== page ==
books climate change technology

Book review: Geoengineering, by Gernot Wagner

“The first time I heard about solar geoengineering, I considered the idea nuts. It is.” So begins Gernot Wagner‘s short and finely balanced book on a controversial subject.

If anyone’s wondering where the author stands on the question of geoengineering, the first page makes his position clear. It’s “no solution to climate change”, because it doesn’t get to the root causes and it’s such a massive gamble. Nobody should ever embrace a technical fix with such clear downsides.

Neither does Wagner oppose the idea outright. He’s worked on the economics of it for Harvard and for the Environmental Defense Fund. It’s right to be sceptical about geoengineering – and he suggests almost all scientists working on it are – but it can’t be ignored. As he writes, “one does not need to like solar geoengineering to take the idea seriously.”

That’s exactly where I’d place myself, and why I read the book.

Despite the broader title, which the author apologises for early on, the book is quite specifically about one idea – solar geoengineering. This is the suggestion that some incoming solar radiation could be reflected back into space, and that this would help to cool the planet. There are different ways to do that, some small scale and some large. The book deals with the planetary level interventions, such as spraying aerosols into the stratosphere.

It’s worth looking at in detail because it’s relatively cheap. Not affordable in the way that you or I might measure it, but definitely within the means of several different governments, large corporations, or independent billionaires. That means that somebody is highly likely to attempt it eventually. And for those with a knee-jerk reaction against such large-scale interventions, it’s important to assess the risks and benefits of solar geoengineering against a world of disastrous climate change – not against a healthy world.

Looking at it objectively is difficult because geoengineering gets such strong reactions. It’s a “highly visible and easily distorted” field of science, and so Wagner’s book is very useful at providing an overview of all the things that could go wrong, the possible benefits, and the ethical questions that it raises. Who gets to set the thermostat? And to what? What if it benefits 90% of the world, but makes things worse for the remainder?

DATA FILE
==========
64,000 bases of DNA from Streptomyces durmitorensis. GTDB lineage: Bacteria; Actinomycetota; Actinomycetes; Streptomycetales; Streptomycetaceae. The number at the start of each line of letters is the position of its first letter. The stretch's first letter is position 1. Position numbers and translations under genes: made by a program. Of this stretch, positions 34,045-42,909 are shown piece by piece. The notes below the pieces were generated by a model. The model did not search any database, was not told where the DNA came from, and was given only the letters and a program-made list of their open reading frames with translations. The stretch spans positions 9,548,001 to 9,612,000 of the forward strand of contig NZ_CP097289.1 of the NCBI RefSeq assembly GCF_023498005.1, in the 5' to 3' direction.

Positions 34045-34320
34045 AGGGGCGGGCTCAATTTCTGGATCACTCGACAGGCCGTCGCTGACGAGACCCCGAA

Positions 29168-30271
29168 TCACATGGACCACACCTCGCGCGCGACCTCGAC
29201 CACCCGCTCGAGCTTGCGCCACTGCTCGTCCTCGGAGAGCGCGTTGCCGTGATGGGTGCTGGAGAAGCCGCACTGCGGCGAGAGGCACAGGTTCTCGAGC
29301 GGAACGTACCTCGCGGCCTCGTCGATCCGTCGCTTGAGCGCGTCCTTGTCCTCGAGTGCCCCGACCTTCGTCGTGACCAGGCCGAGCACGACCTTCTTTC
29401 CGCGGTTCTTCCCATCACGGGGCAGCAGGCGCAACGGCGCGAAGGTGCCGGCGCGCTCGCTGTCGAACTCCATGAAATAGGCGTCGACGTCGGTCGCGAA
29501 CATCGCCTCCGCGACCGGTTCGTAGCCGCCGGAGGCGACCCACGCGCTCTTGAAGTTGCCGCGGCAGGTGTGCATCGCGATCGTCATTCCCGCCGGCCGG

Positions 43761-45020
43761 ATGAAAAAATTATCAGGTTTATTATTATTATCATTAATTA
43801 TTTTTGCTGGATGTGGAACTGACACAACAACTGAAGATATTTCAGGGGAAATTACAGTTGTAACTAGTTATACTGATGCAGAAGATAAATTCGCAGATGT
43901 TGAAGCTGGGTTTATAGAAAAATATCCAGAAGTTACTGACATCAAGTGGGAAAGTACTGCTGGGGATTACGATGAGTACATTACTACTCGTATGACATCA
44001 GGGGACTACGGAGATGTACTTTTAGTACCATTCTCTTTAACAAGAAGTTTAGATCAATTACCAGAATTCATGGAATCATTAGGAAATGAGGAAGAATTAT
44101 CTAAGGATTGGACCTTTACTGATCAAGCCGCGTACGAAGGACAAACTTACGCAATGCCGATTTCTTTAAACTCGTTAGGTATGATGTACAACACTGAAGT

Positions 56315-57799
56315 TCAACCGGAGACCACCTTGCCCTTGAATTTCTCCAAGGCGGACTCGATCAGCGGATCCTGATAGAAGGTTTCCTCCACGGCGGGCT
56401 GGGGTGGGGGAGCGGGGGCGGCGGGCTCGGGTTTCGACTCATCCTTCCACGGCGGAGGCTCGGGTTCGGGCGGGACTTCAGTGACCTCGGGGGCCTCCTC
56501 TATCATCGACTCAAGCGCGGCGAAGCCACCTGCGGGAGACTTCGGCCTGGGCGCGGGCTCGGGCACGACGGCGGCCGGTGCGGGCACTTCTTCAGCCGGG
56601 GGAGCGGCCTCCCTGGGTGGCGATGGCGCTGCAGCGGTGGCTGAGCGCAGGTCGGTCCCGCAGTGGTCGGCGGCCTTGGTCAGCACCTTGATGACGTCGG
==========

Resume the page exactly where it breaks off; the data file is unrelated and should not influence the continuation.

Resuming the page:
The book is admirably clear on all of this. (There was one section on game theory that lost me entirely, but that’s my problem and not Wagner’s.) The author also includes three different scenarios for how somebody might attempt solar geoengineering, which helps to ground the idea in real world geopolitics. And it’s concise too, packing a lot into it’s 160-odd pagecount.

In summary, the book is a really useful guide for thinking through what will become a pressing ethical question in the years to come, while insisting that “there is simply no easy answer”.

One other observation: reading from a climate justice perspective, a nagging question kept coming up as I read. We are on track for a climate crisis that will displace and harm hundreds of millions of people, mostly people of colour. Many will die. In such a context, geoengineering would save lives. Those lives will be in the global south, but it will be the global north that will be best placed to afford geoengineering.

Thinking ahead, there may come a point when the ethical scales will tip. For all the horrendous implications of geoengineering, it may in time be the lesser of two evils. We may come to see it as more wrong not to intervene, with calls from the global south to fund geoengineering as a matter of justice. Right at the end of the book, Wagner raises this question himself.

It makes me uncomfortable to write this, but given these justice implications, it’s not good enough to rule geoengineering out. Now, let’s get on with cutting carbon fast enough and profoundly enough that we never have to do it.


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